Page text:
The Petroff Defense by GM Arun and GM Magesh

The Petroff Defense by GM Arun and GM Magesh

GM thamizhan
Dec 17, 2009, 12:00 AM |
18 | Opening Theory

The Petroff Defense.  The name itself rings a “boring” bell to many people. Also called the Russian defense, the Petroff has a reputation of being a drawish opening. Considering the high percentage of draws turning out of this opening it is definitely not an inaccurate notion, but people often forget to look at the scary potential that lies within this seemingly dull opening. Some of the most attacking and razor sharp games in the top level have been played in this opening. The Petroff has been extremely popular among the Super Grand Masters in the past decade because of the solidity and the possibility of an outbreak of activity that this opening can offer.

 

I (Magesh) played this opening for more than five years in my junior days and have learnt quite a bit about the opening. It has offered plenty of chances in the middle game for me, despite the popular belief that black only plays for a draw. Today we will take a look at some of the most recent games that have been played in this opening in the last few weeks. It has not only been used as a solid defense, but it has also proved to be a dynamic opening in critical times.

 

Our first game today will feature the current World Cup Champion and also an expert in Petroff defense, the Israeli GM Boris Gelfand against the top female Grand Master in the world, Judith Polgar. With the regular games tied at 1-1, after each player won with white pieces, the tie-breaks were going to decide who would pass through to the fourth round from these two.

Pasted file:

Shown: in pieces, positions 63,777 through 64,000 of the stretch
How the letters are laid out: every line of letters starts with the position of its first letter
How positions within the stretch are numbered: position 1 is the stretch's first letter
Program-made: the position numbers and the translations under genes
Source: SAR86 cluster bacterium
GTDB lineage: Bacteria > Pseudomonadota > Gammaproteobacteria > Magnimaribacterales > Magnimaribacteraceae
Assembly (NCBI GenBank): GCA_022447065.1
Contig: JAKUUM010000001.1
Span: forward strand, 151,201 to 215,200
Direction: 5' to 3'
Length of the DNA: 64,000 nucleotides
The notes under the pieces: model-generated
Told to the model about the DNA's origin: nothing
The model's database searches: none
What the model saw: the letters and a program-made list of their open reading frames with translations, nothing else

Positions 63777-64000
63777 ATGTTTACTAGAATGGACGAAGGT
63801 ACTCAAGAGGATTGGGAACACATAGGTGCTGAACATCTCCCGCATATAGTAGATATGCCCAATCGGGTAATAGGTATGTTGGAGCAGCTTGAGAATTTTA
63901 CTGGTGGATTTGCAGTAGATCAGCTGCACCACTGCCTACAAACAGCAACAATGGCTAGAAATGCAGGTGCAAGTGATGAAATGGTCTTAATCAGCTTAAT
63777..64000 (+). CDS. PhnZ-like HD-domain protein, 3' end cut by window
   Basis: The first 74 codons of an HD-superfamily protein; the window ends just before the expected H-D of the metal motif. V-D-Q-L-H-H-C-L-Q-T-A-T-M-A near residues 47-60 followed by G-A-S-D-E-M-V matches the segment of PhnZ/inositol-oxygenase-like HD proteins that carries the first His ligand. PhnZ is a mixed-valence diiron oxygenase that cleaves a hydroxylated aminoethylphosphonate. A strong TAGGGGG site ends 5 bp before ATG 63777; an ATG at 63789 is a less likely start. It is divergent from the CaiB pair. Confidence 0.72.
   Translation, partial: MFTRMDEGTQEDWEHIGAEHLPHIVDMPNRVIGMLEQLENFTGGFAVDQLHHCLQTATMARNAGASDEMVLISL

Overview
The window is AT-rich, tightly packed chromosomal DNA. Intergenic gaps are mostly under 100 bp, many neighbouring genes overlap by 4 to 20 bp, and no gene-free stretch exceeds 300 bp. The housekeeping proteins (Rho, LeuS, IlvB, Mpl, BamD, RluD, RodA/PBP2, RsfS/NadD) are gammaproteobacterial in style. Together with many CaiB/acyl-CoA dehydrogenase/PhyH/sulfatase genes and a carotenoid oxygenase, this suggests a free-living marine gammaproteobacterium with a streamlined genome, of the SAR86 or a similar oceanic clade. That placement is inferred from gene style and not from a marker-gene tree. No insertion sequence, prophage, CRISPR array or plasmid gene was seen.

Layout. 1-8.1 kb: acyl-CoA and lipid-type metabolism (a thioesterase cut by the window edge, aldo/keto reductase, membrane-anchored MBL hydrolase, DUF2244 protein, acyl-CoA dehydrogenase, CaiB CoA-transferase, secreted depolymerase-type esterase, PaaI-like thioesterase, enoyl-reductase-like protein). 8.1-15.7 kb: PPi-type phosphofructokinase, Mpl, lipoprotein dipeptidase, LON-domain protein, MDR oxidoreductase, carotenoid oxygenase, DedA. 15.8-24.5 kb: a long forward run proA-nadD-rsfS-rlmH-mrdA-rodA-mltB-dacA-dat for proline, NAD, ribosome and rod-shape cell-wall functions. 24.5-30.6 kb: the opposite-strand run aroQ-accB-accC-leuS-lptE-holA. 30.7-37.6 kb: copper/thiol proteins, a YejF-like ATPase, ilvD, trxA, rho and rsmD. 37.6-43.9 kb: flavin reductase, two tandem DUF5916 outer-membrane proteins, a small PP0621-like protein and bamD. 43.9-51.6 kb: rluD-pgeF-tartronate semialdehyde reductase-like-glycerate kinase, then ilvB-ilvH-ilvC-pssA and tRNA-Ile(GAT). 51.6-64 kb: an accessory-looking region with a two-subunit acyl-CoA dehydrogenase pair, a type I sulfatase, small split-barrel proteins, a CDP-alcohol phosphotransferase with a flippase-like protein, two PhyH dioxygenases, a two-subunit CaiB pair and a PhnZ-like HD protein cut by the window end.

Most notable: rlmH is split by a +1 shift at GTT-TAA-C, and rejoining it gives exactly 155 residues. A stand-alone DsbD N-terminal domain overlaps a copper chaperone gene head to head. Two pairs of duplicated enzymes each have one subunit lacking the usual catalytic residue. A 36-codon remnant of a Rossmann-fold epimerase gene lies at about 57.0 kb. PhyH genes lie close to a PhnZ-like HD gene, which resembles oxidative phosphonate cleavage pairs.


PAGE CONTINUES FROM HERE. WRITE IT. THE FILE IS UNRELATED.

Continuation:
It is interesting to observe that Gelfand also employed the same opening in their third tie break game to seal the issue. The next game was the 4th round game in the World Cup played between the young Italian-American Grand Master Fabiano Caruana and the Azeri Grand Master Vugar Gashimov. Again with the main game scores being tied, the conflict had to be resolved in the tie breaks when the Petroff put Gashimov over the top.

 

 

Was it a mere coincidence that Gashimov also repeated this opening in their 3rd tie-break game to secure a draw and take out the young Caruana? Now that we have seen how the Petroff played a decisive role in the World Cup we can switch our focus to the London Chess Classic. Our final game is saved for none other than the best of the best in this opening, Vladimir Kramnik.

 

 

 

David Howell showed tremendous strength in the London Chess Classic to remain undefeated. His defensive skills in this game definitively saved him a valuable half point. Though the game ended in a draw, it was not before some thrilling piece sacrifices and a wild attack.

 

If white decides to play for a draw, then Petroff may not be a good opening to try to win, but when White is playing for an advantage, the Petroff has always been a useful weapon as the defensive ideas are always combined with some active ideas when given a chance.

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